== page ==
Thursday, August 15, 2013

Gluten-Free is a Treatment NOT a Trend

I've been reading a lot online about people or TV shows making fun of people with Celiac Disease or other food allergies. Some people are even going so far online as to write that they want to open up a gluten-free or peanut-free restaurant and then serve gluten-filled and peanut-filled foods to the customers.

Oh really?

Recently, I was eating at a restaurant that had a gluten-free personal pan pizza on its menu. But there was an asterisk next to those words, so my eyes moved down to the bottom of the menu to find out what the asterisk was all about. Turns out, the gluten-free pizza is not recommended for people with a gluten allergy. (Probably due to the fact that the restaurant cooks the pizza in the same oven and using the same kitchen utensils as gluten-filled pizzas leading to cross-contamination, which then renders the gluten-free pizza unsafe for those whose bodies go into attack mode if gluten gets through.)

It's clear to me that this restaurant, like many others, is simply offering gluten-free foods not so that gluten-free people would still be able to eat out but because to these restaurants, a gluten-free diet is a fad diet, and they're just trying to capitalize on it.

(There's a great post about this on Jezebel.com, pleading with people who can eat gluten to JUST EAT IT ALREADY because they're ruining it for people with Celiac Disease and gluten allergies.)

Eating gluten-free is not a fad diet. It is not a weight-loss alternative. You can still gain weight on a gluten-free diet because so much of the gluten-free food that is available is still packaged and processed (think cookies and cake mixes), just like regular packaged and processed food.

Eating gluten-free is a treatment for an incurable autoimmune disease. A REAL DISEASE. It is the only way a person with Celiac Disease can wake up every morning without feeling like they just got run over by a bus.

It really upsets me when people don't take it seriously, assuming that people on a gluten-free diet are just being picky and difficult and making it all up. My husband was sick and in constant pain for six months (including on our honeymoon) before getting his diagnosis. But once he started eating gluten-free, he felt 100 times better.

Sure, it might be funny to poke fun at how disgusting gluten-free food tastes. But that's another falsehood. I've eaten gluten-free food. There are plenty of gluten-free food brands that make some AMAZING food. You can find some of our favorite gluten-free products here.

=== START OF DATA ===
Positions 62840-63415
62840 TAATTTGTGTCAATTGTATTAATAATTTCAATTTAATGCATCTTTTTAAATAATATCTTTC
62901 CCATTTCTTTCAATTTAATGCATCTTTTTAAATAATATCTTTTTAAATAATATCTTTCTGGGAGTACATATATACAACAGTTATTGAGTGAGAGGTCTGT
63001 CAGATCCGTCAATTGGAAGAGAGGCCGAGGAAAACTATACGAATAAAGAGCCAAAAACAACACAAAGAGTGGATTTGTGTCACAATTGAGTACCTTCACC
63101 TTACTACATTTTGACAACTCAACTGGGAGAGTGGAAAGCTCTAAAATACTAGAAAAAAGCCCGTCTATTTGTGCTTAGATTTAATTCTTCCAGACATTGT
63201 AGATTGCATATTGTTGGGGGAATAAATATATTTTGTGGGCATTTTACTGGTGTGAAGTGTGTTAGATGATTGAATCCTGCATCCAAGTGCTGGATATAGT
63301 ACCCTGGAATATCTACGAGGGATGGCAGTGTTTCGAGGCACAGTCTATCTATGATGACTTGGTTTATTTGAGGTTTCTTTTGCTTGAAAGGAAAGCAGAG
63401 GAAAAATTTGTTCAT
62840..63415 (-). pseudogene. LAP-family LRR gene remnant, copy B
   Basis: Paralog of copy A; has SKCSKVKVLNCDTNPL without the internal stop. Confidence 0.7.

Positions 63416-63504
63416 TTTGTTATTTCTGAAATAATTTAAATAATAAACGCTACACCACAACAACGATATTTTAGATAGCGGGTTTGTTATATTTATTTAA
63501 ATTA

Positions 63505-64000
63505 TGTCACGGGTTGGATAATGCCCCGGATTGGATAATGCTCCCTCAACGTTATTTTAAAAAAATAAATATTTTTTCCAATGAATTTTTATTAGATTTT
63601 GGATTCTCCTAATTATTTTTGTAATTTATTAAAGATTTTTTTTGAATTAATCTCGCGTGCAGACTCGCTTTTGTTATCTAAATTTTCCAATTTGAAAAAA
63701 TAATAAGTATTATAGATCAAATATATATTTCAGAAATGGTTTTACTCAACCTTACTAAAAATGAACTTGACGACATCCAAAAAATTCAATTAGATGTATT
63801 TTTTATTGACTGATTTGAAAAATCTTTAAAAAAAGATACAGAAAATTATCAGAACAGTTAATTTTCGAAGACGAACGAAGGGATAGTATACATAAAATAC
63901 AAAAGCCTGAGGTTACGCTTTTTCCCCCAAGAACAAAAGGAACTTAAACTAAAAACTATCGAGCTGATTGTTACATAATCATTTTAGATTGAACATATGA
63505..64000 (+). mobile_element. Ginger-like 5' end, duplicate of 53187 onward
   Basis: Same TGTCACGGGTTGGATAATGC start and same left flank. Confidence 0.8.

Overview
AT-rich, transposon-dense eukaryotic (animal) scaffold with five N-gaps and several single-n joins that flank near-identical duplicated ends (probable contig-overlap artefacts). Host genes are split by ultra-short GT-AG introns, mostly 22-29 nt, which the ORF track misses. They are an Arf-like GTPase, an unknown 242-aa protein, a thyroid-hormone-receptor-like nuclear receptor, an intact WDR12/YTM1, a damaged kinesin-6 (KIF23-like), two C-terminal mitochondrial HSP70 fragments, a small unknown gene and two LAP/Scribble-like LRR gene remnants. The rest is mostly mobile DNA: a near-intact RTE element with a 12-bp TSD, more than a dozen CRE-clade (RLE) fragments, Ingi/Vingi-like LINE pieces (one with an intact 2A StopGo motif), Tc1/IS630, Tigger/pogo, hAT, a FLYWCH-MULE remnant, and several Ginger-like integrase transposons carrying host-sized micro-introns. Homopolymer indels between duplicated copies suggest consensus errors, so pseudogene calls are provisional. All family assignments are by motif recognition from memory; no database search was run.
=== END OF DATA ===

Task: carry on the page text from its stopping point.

If you're a restaurant and want to offer gluten-free food, take it seriously or don't do it all. If you're a food manufacturer and want to offer gluten-free food, take it seriously and pay attention to the FDA's new gluten-free guidelines for labeling something "gluten-free".

2 comments:

  1. unfortunately gluten free is a huge trend right now! so many "health experts" on tv and around suggest a gluten free diet to promote a healthy gut (stomach)! i have an autoimmune disease (a different one-not celiac disease) and even my specialist suggested a gluten free diet to me and i do NOT have any allergies to gluten. just like "fat free" was the trend in the 90's and where as "fat free" food actually had more calories than the regular people- people got on the band wagon-- now in the 2013's gluten free is the catch word and diet-- the only good thing for people with ciliac disease people is that more and more companies are producing gluten free products. if it weren't for the trend duncan hines would have Never come out with a gluten free cake mix-- which is good- my sister in law has severe celiac disease. so maybe a trend is a good thing

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    1. More companies are producing gluten-free products b/c of the gluten-free trend and also b/c a lot more people are being diagnosed with Celiac Disease and gluten allergies. I just hope that those companies are adhering to the FDA's guidelines and producing stuff that is safe for those with Celiac/allergies. We bought a package of gluten-free pasta once and then in small print on the package it said "may contain gluten". lol WHAT?

      I've never tried the Duncan Hines gluten-free cake mix. Is it good? The Betty Crocker gluten-free stuff is good, and Pillsbury also just released gluten-free refrigerated dough mixes. I can't wait to try those!

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